Greentech Media Solar Summit Recap

Greentech Media Solar Summit Recap

By: Kacie Peters

Director of Business Development

Image Source: Greentech Media

“It’s always fitting to attend a solar conference in Arizona – the sun’s energy is more tangible in 100-degree heat.” – every attendee at the GTM Solar Summit 2019

As I write this, the Pivot Energy team is on our way home to Denver from the 12th annual Greentech Media Solar Summit in Scottsdale. The event attracts the industries leading experts in solar and storage finance, technology, and software. Here are some of the “hottest” topics tending at the event:

The ITC Phasedown Is Top of Mind

Thanks to an extension of the federal tax credit in 2015, the solar industry has a softer landing with reductions in the federal tax credit rather than the steep cliff the industry once faced. In 2020, the credit drops from 30% to 26%. In 2021, the credit falls to 22% and finally to 10% for commercial projects beginning in 2021. Next year is the first year that we’ll face this deadline, and discussion surrounded how to compensate and which markets may suffer:

  • Developers and asset owners are once again trying to save their ITC eligibility by procuring modules. However, this strategy can be risky in itself; increasing demand for modules increases prices and long development timelines may mean that companies buy too many modules and high rates. There is also a “risk” that the ITC is extended and you now have a stock of high priced mods collecting dust.
  • Initial markets may shrug off the ITC phasedown, and some developers are happy to see it go. Complex capital stacks that include tax equity can bog down projects with high return requirements, so it’s understandable that some are welcoming the exit of the tax equity investor. Still, tax equity will be a (limited) part of commercial projects for the foreseeable future, so the complexity isn’t going away. And, reducing the incentives can hurt marginal markets.
  • There was a lot of buzz about opportunity zone investing to cushion the blow of the ITC stepdown. Investing in projects in specific geographies can juice the returns for projects. High net worth individuals will likely replace cash debt, rather than tax equity in the capital stack thanks to some complex accounting rules.

Everyone is *still* Trying to Solve for Storage

Every energy conference since 2017 has featured at least one panel on solar + storage, and the general thesis remains the same “we need to do storage, but no one has figured out how to finance it.” That thesis remained the same for this GTM Summit, but instead of storage being relegated to one or two talking heads, batteries made their way into every panel (and every happy hour conversation too). Here were what people were saying:

  • Unlike solar, which carries simply maintenance risk, batteries must be operated actively. If they aren’t managed properly, at best the project simply misses price signals, but at worst the asset could die early. This risk has prompted some financiers to request 10-year operational guarantees, but most developers probably don’t have the balance sheets to support a meaningful assurance.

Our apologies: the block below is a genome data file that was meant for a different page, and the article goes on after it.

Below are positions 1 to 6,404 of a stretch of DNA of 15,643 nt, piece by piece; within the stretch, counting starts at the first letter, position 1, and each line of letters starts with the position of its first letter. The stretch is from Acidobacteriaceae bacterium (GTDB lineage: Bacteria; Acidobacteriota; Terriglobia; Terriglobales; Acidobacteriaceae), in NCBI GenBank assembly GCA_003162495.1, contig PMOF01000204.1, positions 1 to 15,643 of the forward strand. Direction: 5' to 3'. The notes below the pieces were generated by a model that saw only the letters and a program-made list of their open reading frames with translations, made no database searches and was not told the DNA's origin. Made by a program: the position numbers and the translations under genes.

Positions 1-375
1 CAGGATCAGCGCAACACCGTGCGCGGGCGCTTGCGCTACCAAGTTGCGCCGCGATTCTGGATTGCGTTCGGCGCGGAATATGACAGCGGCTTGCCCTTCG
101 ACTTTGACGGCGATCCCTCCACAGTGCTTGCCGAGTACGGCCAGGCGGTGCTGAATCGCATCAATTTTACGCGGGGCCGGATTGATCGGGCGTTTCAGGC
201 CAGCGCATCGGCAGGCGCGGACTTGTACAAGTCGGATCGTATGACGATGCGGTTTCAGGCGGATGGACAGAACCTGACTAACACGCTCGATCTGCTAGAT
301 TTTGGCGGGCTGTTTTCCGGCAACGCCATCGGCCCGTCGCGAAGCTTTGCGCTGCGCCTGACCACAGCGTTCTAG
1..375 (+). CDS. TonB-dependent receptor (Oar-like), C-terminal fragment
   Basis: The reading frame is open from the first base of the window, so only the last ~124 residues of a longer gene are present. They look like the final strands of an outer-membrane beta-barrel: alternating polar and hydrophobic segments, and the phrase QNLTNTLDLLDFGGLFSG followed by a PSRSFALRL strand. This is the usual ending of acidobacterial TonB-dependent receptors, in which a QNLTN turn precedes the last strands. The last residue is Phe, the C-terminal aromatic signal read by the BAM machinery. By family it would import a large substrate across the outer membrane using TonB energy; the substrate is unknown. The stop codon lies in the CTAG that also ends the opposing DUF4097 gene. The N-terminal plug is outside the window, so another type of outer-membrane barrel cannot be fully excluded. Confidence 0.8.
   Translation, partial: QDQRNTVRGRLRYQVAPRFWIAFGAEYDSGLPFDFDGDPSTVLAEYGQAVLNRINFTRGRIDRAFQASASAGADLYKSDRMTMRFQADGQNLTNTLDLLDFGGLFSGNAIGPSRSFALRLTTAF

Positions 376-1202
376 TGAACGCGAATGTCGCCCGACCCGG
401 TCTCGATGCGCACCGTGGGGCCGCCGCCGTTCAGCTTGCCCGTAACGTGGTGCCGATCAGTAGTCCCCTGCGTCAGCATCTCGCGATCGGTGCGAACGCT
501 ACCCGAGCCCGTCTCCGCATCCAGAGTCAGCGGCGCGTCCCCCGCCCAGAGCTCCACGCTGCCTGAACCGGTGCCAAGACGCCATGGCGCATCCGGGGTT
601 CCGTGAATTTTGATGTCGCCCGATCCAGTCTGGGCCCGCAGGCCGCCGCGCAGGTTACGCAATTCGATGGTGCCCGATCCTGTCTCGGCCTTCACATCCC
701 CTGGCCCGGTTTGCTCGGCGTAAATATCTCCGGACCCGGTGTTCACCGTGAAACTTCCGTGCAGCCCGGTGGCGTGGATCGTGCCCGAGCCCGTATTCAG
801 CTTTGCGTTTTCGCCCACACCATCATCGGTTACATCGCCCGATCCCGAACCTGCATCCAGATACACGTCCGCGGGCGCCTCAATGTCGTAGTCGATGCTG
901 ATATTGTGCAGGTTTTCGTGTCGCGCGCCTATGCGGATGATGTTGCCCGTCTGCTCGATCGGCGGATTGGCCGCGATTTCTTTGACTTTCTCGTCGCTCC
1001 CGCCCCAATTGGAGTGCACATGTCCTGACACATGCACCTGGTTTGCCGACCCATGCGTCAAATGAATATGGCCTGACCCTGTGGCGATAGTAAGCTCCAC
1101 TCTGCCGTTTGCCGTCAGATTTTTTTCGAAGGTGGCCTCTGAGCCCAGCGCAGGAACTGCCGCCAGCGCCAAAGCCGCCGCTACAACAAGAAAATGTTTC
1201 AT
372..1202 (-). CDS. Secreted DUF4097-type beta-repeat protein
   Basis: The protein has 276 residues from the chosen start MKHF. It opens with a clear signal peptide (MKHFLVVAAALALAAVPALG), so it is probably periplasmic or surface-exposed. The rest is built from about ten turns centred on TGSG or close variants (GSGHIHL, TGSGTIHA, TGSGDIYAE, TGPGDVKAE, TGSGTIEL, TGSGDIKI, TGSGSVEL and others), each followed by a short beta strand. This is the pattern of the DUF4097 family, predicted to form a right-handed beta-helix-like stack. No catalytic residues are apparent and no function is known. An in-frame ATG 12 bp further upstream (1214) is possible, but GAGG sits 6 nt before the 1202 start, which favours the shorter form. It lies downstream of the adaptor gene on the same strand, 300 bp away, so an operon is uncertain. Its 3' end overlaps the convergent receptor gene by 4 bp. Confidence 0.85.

• Current storage markets are succeeding with the help of additional incentives to act as training wheels. SGIP in California and SMART in Massachusetts are helping to reduce some of the risk to finance batteries, but outside these areas, behind the meter storage struggles.
  • The residential market can be the most bullish on storage. Resi leader Sunrun is making solar plus storage the leading offer in every market. Although, these smaller systems have an additional selling point of resiliency for the homeowner, and in markets like CA where blackouts are predicted, consumers are more likely to pay more to keep the lights on.

Other Interesting Stray Takeaways

While much of the questions and panels focused on the risks we face in the market, there were a few other cool tidbits that stood out:

  • A lot of companies are developing software solutions in-house to solve specific challenges rather than buying something off the shelf. Software providers looking to service the space should include API interface capabilities to make sure tools can work together with these niche products.
  • There was a lot of talk about solar reaching grid parity in much of (if not all of) the country for utility scale assets, and a lot of growth is happening in states with no RPS.
  • Community solar was noticeably absent from the software discussion and relegated to two presentations on day two (with one focused entirely on LMI). It sticks out as strange, given that it’s the fastest growing sector of the market.
  • Soft costs and customer acquisition still seem to be an issue, even as component prices have dropped dramatically.
  • The 201 trade tariffs on modules aren’t top-of-mind any longer. People seem to be used to the price increases, and manufacturers seem to be footing part of the bill.

The Pivot team is heading back to headquarters a little warmer (and tanner) than before, but with a lot of optimism for the future.